More women are buying their homes, achieving their dreams of independence and investment opportunities … and helping new generations achieve property ownership.

In a departure from tradition, the long-held notion of women as solely homemakers is being turned on its head as the number of women homebuyers has surged in recent years. Traditionally, the narrative surrounding homebuyers has revolved around married couples or single men, leaving women’s purchasing influence primarily overlooked and undervalued. But today’s data paints a different picture, with single women being surpassed only by married couples as the leading purchasers of homes. In 2024, single females are taking control and realizing their dreams of homeownership.

Historically, women have faced difficulty acquiring their own homes for numerous reasons. Until 1974, the primary reason was rooted in federal regulations that precluded women from obtaining a mortgage without a male co-signer. With the passage of the Fair Housing Act, prohibitions were made against sexual discrimination in housing-related transactions, which previously prevented women from owning homes independently. After this shift, the demographic of homebuyers started favoring single women, and this trend persists today.

“In 1981, 73 percent of homebuyers were married couples, 11 percent were single women, and 10 percent were single men. Today, those shares stand at 59 percent married couples, 19 percent single women, and 10 percent single men,” said Jessica Lautz, Deputy Chief Economist at the Nation Association of REALTORS® (NAR).

The rise in single women buyers stems not only from policy changes but also from a decline in the number of Americans who are married and a boost in female financial independence. As fewer people are getting married, fewer couples exist to buy homes together. Women can also attain well-paying jobs, giving them financial freedom and the ability to depend on their income to purchase a home. Today, 29 percent of all households in the U.S. are classified as one-person, primarily female.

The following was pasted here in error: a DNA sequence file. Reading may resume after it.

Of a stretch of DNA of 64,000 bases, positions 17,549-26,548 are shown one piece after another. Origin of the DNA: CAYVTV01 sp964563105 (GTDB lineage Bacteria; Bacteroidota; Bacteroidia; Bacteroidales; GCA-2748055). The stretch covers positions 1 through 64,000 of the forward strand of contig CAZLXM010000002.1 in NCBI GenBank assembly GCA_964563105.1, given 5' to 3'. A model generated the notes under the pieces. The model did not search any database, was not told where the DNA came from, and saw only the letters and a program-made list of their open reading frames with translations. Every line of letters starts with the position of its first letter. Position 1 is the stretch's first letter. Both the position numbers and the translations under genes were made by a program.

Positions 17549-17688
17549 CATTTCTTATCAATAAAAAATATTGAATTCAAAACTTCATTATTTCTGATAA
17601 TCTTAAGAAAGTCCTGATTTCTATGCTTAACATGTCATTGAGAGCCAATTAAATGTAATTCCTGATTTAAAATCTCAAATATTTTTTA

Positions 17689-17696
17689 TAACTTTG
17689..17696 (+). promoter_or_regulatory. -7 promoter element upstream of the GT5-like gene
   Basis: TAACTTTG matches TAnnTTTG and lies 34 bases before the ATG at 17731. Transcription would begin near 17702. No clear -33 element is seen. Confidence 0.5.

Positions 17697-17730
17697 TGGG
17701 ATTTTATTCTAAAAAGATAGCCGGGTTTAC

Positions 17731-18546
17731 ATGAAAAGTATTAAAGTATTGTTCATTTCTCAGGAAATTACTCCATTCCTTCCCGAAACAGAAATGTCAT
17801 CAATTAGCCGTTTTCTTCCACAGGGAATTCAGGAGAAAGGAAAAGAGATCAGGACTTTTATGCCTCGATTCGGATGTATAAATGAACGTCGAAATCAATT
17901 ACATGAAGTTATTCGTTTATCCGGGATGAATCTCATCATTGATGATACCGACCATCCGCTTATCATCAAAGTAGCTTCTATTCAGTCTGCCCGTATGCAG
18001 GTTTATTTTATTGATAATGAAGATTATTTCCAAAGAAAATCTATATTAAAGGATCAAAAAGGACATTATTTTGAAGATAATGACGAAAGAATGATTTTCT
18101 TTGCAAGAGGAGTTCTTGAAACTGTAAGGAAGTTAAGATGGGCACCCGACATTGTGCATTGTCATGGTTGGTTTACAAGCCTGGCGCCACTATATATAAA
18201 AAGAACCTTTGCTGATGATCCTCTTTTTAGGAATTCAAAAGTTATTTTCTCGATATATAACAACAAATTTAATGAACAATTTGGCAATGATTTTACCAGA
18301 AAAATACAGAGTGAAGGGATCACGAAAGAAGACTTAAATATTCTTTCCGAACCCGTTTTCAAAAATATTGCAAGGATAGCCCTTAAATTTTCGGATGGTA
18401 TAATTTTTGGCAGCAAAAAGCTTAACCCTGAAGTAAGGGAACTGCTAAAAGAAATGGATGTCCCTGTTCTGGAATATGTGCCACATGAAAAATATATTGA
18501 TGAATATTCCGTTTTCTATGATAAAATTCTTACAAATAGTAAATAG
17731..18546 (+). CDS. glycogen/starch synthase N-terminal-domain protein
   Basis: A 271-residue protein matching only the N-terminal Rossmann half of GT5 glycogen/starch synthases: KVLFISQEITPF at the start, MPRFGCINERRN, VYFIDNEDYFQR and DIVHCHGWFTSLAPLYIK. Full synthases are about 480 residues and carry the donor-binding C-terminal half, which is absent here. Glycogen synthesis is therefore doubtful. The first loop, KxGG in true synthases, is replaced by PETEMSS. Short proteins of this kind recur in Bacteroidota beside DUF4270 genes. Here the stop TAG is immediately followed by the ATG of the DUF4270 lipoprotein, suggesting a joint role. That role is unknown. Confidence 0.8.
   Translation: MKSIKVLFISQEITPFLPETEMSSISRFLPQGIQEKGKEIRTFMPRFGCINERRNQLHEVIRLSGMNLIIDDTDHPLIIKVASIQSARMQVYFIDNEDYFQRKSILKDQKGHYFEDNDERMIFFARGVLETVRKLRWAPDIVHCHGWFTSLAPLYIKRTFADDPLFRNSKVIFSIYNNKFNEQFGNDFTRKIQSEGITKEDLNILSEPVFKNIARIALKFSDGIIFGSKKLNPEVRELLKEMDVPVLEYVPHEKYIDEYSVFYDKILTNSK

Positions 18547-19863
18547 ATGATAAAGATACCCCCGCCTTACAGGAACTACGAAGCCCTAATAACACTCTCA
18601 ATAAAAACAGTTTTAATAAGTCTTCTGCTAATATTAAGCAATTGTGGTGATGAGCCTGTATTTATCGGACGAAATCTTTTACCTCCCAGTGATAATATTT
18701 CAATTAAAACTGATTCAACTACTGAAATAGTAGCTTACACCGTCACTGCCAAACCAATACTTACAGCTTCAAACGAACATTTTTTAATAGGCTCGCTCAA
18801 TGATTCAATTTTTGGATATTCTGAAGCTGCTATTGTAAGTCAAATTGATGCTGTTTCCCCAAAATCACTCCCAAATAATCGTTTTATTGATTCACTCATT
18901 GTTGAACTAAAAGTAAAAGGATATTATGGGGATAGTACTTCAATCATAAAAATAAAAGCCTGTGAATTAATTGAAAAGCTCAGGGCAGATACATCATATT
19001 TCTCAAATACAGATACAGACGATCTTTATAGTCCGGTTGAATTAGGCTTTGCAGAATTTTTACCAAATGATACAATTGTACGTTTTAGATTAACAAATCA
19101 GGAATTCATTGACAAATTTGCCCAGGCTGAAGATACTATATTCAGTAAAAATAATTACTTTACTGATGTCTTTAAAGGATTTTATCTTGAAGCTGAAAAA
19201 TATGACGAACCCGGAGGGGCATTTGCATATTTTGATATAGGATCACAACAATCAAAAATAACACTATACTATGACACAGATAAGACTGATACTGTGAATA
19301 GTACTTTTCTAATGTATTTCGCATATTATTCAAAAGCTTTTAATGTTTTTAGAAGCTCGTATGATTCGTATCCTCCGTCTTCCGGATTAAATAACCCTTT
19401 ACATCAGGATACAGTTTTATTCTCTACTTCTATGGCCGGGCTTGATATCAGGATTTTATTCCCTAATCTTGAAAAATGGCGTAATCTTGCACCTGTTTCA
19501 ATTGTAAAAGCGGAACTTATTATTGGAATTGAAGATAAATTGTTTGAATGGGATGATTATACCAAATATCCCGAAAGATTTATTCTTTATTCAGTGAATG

Despite advancements over time, challenges remain for single female homebuyers in today’s market, including a lower average income compared to men and the need to overcome gender biases that still exist. However, single women continue to defy stereotypes and achieve their homeownership dreams with determination, resilience, and support from understanding real estate professionals.

The rise of single female homebuyers marks a shift in real estate dynamics. As more women embrace homeownership as a symbol of independence and investment opportunities, the housing market landscape will continually evolve to reflect the needs and aspirations of modern society. The trend of female homeownership empowers women, enriches communities, and strengthens the possibilities of property ownership for generations to come.

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